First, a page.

Flux-Surfaced-Averaged Transport Models

While much work remains to be done to achieve an understanding of microturbulence in magnetically confined plasmas, substantial progress has been made. Flux-surface-averaged models of heat transport have been developed by fitting the ion thermal conductivity to results from nonlinear microturbulence simulations. These models achieve reasonable agreement when compared against actual magnetic confinement experiments. Future improvements to flux-surface-averaged transport models could improve the fidelity of particles and momentum transport, electromagnetic effects in the underlying nonlinear microturbulence simulations, and the resolution of existing discrepancies between the results of various microturbulence simulation models.

Edge Plasma Turbulence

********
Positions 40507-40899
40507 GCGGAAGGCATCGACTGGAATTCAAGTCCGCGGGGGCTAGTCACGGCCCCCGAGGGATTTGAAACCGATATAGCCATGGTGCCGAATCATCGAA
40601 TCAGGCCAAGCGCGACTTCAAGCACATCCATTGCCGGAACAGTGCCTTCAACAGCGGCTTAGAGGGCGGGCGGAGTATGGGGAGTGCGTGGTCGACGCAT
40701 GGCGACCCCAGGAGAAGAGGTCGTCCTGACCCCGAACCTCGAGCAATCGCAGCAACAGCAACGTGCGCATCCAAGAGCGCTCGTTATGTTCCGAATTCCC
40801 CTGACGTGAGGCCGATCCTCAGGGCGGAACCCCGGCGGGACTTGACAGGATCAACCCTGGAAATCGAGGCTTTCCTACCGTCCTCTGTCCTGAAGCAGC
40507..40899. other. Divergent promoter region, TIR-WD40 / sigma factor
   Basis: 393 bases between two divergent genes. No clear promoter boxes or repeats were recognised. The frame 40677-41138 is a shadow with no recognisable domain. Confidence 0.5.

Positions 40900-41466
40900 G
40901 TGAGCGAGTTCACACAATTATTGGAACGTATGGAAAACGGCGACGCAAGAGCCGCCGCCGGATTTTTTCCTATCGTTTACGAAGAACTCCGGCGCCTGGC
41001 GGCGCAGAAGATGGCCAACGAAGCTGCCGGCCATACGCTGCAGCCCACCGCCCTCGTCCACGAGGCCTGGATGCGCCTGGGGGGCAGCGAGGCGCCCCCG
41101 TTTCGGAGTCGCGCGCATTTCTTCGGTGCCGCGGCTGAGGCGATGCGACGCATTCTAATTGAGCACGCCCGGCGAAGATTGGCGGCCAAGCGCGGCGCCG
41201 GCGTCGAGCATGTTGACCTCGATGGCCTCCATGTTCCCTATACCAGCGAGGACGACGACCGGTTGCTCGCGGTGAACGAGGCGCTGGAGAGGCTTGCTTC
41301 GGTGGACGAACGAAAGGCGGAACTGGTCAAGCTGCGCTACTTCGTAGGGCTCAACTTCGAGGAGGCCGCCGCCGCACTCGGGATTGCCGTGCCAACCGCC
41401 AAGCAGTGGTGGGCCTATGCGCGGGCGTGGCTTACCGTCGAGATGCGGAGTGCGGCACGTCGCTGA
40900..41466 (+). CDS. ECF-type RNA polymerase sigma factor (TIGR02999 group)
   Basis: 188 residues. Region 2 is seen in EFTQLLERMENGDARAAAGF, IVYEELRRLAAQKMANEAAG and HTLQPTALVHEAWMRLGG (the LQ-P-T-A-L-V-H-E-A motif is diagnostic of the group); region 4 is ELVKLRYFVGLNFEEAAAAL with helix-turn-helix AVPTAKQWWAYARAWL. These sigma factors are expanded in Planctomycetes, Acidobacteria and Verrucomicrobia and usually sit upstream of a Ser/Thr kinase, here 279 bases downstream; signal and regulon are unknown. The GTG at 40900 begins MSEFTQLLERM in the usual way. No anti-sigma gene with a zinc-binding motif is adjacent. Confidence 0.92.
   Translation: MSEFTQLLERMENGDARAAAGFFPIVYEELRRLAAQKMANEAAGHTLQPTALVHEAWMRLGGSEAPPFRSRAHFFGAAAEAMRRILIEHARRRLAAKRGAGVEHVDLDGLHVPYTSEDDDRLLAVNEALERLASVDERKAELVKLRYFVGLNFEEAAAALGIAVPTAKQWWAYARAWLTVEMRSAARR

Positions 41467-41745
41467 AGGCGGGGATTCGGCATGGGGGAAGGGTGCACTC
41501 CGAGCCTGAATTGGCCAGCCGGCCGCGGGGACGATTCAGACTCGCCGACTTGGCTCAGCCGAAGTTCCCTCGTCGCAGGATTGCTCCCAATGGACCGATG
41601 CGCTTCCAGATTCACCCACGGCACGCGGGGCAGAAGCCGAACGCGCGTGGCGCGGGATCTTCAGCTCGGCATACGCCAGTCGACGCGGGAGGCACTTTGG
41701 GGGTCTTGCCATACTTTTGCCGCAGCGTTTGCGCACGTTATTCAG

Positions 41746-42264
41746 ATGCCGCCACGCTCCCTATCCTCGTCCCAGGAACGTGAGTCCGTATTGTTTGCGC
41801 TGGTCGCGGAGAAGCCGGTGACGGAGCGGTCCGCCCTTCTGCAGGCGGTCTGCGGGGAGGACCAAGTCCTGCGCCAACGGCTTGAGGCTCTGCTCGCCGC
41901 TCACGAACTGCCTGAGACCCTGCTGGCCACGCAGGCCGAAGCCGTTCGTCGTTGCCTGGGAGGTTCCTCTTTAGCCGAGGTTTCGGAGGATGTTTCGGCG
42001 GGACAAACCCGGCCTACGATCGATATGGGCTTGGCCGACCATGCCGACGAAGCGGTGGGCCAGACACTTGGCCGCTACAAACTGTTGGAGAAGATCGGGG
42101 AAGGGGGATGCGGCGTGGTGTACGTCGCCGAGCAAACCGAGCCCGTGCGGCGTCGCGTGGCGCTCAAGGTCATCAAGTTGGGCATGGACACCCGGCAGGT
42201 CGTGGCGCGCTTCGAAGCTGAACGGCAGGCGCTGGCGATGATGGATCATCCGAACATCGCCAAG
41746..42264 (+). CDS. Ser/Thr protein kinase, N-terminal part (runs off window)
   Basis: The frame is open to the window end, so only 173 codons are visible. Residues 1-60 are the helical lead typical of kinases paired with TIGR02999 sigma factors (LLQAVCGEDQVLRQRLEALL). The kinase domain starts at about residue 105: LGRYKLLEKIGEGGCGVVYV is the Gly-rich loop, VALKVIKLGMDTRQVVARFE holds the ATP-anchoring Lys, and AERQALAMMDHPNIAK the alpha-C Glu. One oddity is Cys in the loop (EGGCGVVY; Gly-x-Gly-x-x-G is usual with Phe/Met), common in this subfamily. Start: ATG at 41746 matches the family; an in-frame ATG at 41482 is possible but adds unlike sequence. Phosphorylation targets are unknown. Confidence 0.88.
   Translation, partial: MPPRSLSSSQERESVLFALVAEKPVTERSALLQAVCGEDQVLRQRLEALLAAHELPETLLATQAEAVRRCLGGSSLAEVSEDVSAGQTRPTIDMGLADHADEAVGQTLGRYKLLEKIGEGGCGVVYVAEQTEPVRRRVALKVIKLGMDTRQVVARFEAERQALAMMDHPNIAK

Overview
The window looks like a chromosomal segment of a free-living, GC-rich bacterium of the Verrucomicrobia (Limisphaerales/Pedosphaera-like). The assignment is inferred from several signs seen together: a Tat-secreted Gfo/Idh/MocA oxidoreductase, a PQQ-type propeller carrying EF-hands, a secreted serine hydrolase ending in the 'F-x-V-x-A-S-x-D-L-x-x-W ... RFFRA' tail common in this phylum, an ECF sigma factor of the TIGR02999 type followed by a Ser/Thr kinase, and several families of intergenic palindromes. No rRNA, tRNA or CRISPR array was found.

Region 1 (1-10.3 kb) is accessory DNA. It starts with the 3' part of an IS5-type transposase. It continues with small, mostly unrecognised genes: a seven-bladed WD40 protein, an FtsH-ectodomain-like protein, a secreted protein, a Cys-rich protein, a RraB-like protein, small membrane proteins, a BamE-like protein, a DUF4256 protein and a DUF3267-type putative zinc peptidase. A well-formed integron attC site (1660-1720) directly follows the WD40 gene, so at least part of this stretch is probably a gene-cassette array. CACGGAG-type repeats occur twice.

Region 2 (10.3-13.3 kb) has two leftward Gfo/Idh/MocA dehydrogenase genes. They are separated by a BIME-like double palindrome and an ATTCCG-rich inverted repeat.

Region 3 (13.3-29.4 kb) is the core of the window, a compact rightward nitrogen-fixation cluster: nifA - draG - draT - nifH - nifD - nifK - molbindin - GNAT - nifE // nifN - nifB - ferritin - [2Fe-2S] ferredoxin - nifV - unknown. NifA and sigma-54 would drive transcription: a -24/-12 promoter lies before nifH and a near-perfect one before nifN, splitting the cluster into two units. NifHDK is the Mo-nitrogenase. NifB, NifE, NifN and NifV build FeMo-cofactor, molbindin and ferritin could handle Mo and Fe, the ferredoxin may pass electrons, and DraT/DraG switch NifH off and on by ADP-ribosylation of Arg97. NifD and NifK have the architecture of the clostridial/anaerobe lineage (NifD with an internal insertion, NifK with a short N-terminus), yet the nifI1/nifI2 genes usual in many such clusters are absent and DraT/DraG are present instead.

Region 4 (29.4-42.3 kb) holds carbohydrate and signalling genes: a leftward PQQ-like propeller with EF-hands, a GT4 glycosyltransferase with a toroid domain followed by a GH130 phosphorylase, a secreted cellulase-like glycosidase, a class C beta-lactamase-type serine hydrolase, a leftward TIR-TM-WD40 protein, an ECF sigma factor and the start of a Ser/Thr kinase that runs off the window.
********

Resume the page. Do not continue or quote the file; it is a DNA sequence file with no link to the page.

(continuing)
Magnetic confinement plasma terminates at a last closed flux surface. This surface is defined by either the presence of a material boundary, or by a "separatrix" -- a magnetic surface separating the closed, nested flux surfaces from open surfaces which strike a material surface. Particles, momentum, and heat are rapidly conducted along open field lines to the materials surface. This results in the formation of a boundary layer about the last closed flux surface where the radial gradients steepen until the cross-field transport can compete with the rapid, along-field-line transport, thus requiring 2D models for equilibrium plasma profiles. Analysis of this boundary layer is complicated by the absence of small parameters, the importance of electromagnetic effects and collisional effects, the presence of neutral gas, and the interaction between the plasma and the material surface. Substantial progress has been made using electromagnetic fluid codes to simulate 3D edge plasma turbulence. Transport barriers controlling core confinement often form near the separatrix in experiments and have been found in these simulations, as have the edge-localized modes which can accompany the formation of such transport barriers.